The Seed Huntress


The Southport Globe Onion Initiative By Sefra Alexandra Welcoming an heirloom back to its home soils

I would like to welcome you all back to 1800s Fairfield County, CT. An agrarian era, where the clip-clop of horses’ hooves and the wooden wheels of carriages could be heard throughout the hills, valleys and fields from Greenfield Hill in Fairfield to Sasco Hill and the coastal plains of Greens Farms in Westport. The lands were abuzz with pollinators and produce–all in cultivation of a once famous and rather delicious Southport Globe Onion. The history of these splendid fertile soils harkens back to the caretaking and stewardship since time immemorial by the Paugussett Golden Hill tribe. They called this territory Machamux : The Beautiful Land. The Long Island Sound sheltered some of the most prolific oyster beds in New England, the deer and wildlife were

abundant feeding on the mass of acorns from the ancient oaks along the coast. In 1648 the original Bankside Farmers followed the cattle trails from Fairfield, settling on the plots between Burial Hill and Frost Point in Greens Farms, Connecticut. The five original farmers: Thomas Newton, Henry Gray, John Green, Daniel Frost, Francis Andrews and their wives and children–all friends from the Bankside area of London, England–began to put these lands into cultivation; the very soils where I was born and raised. Over the next two hundred years this area became famous for its prolific agricultural production and innovations. By the mid 1700s an onion variety originally from England, first planted in the Connecticut Mill River Valley, was brought to Southport by a few intrepid farmers:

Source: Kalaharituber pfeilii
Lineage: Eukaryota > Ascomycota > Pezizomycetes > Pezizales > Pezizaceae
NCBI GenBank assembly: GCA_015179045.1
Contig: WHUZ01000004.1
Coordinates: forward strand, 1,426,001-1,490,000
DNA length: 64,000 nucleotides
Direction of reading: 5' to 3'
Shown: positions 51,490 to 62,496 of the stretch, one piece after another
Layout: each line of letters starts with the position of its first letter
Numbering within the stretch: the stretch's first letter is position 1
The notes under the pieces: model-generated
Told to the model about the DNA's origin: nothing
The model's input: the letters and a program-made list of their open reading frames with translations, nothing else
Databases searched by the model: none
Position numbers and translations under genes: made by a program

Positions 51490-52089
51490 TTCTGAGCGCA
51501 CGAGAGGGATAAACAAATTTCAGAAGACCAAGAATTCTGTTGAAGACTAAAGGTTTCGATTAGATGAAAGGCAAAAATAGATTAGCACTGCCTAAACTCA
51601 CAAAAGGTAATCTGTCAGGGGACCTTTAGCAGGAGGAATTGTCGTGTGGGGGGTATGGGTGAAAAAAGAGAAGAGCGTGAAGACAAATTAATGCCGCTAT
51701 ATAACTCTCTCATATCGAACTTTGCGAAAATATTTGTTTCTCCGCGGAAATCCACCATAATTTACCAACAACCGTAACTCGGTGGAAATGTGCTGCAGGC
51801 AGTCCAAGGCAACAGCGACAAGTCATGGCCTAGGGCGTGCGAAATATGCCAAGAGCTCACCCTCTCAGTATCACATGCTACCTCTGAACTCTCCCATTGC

The Banks, Burr, Hull, Jennings, Meeker, Sherwood and Wakeman families. Together they collectively selected the seed of what would become the renowned Allium cepa : Southport Globe Onion heirloom. The red, white and yellow long (120) day varieties were celebrated for their flavor, storage ability and beautiful firm fleshed, medium sized globe-shaped appearance. The farmers’ careful selections and cultivation strategies were matched by innovative minds that pioneered new machine inventions that facilitated more rapid planting and cultivation of onion crops. The local Southport C. O. Jelliff & Co. sold these newly trademarked tools in their catalog, which also humbly promoted their seed “known to every seedsman in the country by its superiority over every other known variety...” Everyone in the area was


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